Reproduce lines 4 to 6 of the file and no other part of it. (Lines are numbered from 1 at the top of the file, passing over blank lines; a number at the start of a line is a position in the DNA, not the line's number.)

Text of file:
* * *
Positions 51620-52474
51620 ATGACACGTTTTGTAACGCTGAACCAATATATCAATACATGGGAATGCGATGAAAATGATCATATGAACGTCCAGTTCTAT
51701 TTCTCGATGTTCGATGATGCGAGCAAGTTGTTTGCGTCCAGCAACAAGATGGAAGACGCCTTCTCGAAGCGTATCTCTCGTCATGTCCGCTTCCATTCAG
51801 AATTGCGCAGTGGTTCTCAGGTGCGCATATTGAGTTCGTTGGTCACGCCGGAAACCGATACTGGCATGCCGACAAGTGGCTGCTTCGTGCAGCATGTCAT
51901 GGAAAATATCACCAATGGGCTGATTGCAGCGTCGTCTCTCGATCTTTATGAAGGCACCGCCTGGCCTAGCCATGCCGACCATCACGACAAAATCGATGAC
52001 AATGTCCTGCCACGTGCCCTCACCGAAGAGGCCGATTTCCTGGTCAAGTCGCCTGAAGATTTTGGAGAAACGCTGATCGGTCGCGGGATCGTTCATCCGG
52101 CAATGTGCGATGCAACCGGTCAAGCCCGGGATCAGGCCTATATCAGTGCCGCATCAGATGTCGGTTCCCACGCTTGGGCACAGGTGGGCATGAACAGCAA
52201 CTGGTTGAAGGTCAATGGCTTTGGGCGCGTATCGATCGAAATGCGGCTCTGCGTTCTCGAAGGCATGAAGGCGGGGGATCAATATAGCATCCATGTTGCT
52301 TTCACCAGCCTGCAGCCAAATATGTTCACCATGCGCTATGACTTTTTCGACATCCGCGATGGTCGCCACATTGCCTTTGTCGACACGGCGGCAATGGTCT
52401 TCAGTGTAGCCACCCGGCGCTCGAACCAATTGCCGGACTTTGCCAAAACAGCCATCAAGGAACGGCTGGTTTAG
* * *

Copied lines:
51801 AATTGCGCAGTGGTTCTCAGGTGCGCATATTGAGTTCGTTGGTCACGCCGGAAACCGATACTGGCATGCCGACAAGTGGCTGCTTCGTGCAGCATGTCAT
51901 GGAAAATATCACCAATGGGCTGATTGCAGCGTCGTCTCTCGATCTTTATGAAGGCACCGCCTGGCCTAGCCATGCCGACCATCACGACAAAATCGATGAC
52001 AATGTCCTGCCACGTGCCCTCACCGAAGAGGCCGATTTCCTGGTCAAGTCGCCTGAAGATTTTGGAGAAACGCTGATCGGTCGCGGGATCGTTCATCCGG